engaging in more than one type of activity. More than half of all farmers
at the end of the 1960s worked in a secondary, usually non-agricultural
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sectarianism and political economy

job (Gaspard 2004: 91; Nasr 1978: 6). The relative share of agriculture
in the national economy declined from 20 percent of the GDP in 1948
to less than 9 percent in 1974, while the share of the active population
working in the sector decreased from 48.9 percent in 1959 to 18.9
percent in 1970 (Mallat 1973: 6; Nasr 1978: 13). The agrarian sector lost
more than 100,000 active members in less than two decades (Dubar and
Nasr 1976: 100).
In this context, Lebanon experienced large-scale rural to urban
migration during the two decades following independence, with
the urban population rising sharply from 25 percent of the overall
population in 1950 to 65 percent in 1975 (Nasr 2003: 148). Most of
these internal migrants came predominantly from Shiʿa rural areas.
By 1973, 63 percent of Shiʿa were living in cities, including 45 percent
in Greater Beirut (Harb 2010: 42). These newcomers found jobs in the
service sector, where they were subjected to severe exploitation in terms
of wages and working conditions. These trends were reinforced by the
lack of work opportunities in services and public administration for
new graduates. The level of unemployment grew from 70,000 people
in 1969, about 10–13 percent of the workforce, to 120,000 people in
1974, representing 15–20 percent of the workforce (Nasr 1978: 3). Great
disparities remained between the center (Mount Lebanon and Beirut)
and the periphery (the suburbs of Beirut, South Lebanon, Akkar and the
Bekaa). The annual per capita income in Beirut was estimated at $803 in
the early 1970s, while in South Lebanon it did not exceed $151 (Traboulsi
2007: 160). Rapid urbanization meant that Beirut was surrounded by a
massive poverty belt in which 400,000 people out of a total population of
1 million lived on the eve of the Civil War in 1975 (Traboulsi 2007: 161).
Class and Sectarian Divisions
By the early 1970s, Lebanese society was characterized by pronounced
social, regional and sectarian inequalities. It was estimated in 1959–1960
by the French mission of inquiry IFRED (Institut Français de Recherche
et d’Études du Développement) that 4 percent of the “very rich” were
taking 33 percent of the national income, while the poorest 50 percent of
the population received only 18 percent (cited in Farsoun and Farsoun
1974: 95–96). A study conducted by Bishop Grégoire Haddad stated that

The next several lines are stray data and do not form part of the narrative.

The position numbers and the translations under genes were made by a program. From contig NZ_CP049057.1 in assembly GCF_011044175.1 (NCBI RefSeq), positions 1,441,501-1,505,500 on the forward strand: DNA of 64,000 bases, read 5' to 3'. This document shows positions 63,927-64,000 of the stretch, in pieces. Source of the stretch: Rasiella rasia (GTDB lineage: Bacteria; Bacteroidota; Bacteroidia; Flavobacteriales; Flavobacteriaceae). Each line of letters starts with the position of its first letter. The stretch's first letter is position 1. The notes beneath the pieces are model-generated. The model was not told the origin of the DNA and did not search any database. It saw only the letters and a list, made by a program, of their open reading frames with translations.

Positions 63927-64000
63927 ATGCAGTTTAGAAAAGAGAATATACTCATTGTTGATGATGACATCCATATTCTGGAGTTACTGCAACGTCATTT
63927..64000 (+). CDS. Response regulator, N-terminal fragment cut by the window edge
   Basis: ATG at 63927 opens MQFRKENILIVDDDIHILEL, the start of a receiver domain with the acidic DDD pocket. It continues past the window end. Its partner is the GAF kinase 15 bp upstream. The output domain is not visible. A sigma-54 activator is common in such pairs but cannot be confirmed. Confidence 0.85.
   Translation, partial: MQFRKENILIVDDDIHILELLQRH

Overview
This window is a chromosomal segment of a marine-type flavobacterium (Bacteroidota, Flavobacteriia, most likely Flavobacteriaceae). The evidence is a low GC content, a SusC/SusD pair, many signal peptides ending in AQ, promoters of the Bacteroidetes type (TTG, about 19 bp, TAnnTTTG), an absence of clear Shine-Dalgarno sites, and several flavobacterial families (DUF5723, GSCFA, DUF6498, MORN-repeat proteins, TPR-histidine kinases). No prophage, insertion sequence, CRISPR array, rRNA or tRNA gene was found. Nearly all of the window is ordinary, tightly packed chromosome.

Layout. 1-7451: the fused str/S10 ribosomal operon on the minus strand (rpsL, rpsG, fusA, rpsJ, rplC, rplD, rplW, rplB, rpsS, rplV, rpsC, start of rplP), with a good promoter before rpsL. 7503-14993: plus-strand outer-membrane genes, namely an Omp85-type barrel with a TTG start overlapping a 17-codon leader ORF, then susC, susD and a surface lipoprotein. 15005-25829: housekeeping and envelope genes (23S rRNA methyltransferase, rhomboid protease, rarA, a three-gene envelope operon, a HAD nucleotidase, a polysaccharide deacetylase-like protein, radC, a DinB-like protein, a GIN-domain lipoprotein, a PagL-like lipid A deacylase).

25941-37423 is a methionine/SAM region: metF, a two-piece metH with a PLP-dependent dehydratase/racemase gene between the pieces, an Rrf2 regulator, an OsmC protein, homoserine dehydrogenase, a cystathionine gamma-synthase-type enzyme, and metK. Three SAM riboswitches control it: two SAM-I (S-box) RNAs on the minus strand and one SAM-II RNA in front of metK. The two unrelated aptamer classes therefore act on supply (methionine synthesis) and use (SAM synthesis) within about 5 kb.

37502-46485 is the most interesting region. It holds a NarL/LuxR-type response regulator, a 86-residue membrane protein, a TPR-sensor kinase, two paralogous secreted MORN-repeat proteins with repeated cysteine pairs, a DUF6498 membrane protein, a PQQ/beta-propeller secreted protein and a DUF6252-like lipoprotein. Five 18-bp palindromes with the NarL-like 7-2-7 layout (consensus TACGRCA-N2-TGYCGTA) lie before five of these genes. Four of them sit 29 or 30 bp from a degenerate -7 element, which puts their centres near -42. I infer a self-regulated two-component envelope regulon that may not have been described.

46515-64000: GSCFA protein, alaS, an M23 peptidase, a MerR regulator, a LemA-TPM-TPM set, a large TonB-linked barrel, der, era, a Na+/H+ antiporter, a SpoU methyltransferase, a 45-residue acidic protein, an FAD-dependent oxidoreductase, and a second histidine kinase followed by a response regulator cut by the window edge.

79 percent of the Lebanese population received less than the monthly
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hezbollah

minimum income, which was $135 in 1975 (Haddad 1975 cited in
Traboulsi 2007: 162). Another indicator of these inequalities was that
84 percent of the total savings were undertaken by 3–4 percent of
households until the mid-1960s (Gaspard 2004: 76).
Overlaying these inequalities were clear sectarian and regional
distinctions. Prior to independence, the Maronite bourgeoisie held a
position of dominance. In 1973, the Christian fraction of the bourgeoisie
owned 75.5 percent of total commercial companies, 67.5 percent of total
industrial companies and 71 percent of the total of Lebanese owned
banks (Labaki 1988b: 166). At the same time, the Shiʿa popular classes
were relatively deprived. In terms of secondary education, 15 percent
of Sunni and 17 percent of Christians had finished their secondary
education, while the percentage of Shiʿa did not exceed 6.6 percent
(Norton 1987: 17). In 1971, the average Shiʿa family’s income was
L£4,532 in comparison with the national average of L£6,247 (Norton
1987: 17) (L£3 = US$1). The Shiʿa represented the highest percentage
of families earning less than L£1,500. They were also the most poorly
educated, with 50 percent of Shiʿa having no schooling (compared to 30
percent nationwide). In 1974, the Shiʿa-dominated South received less
than 0.7 percent of the state budget while the region held 20 percent of
the national population (Norton 1987: 18).
Despite these differences, it is important to note that the gap between
the Christian and Muslim populations had nonetheless narrowed
and it would be wrong to ascribe class position solely on the basis of
affiliation to sect. According to Nasr (2003: 151), the upper class was
divided between 65 percent Christians and 35 percent Muslims in 1975.
The percentage of professionals in banking who were Muslim jumped
from zero in 1950 to 35 percent in 1982–1983, while during the same
period the percentage of Muslim professionals in industry increased
from 33 percent to 44 percent (Labaki 1988a: 145). Similar trends could
be seen within the poorer classes. One 1974 survey of 7,070 workers in
twenty-six of the largest industrial factories in an eastern suburb of Beirut
found that the breakdown of the workforce was almost evenly divided
between Muslims and Christians (54.96 percent and 45.04 percent
respectively) (Dubar and Nasr 1976: 88–90). The sample interviewed
in this survey represented nearly 10 percent of total employment in
factories where more than five workers were employed, and around 40
percent of workers in large industry. The results indicate that, at that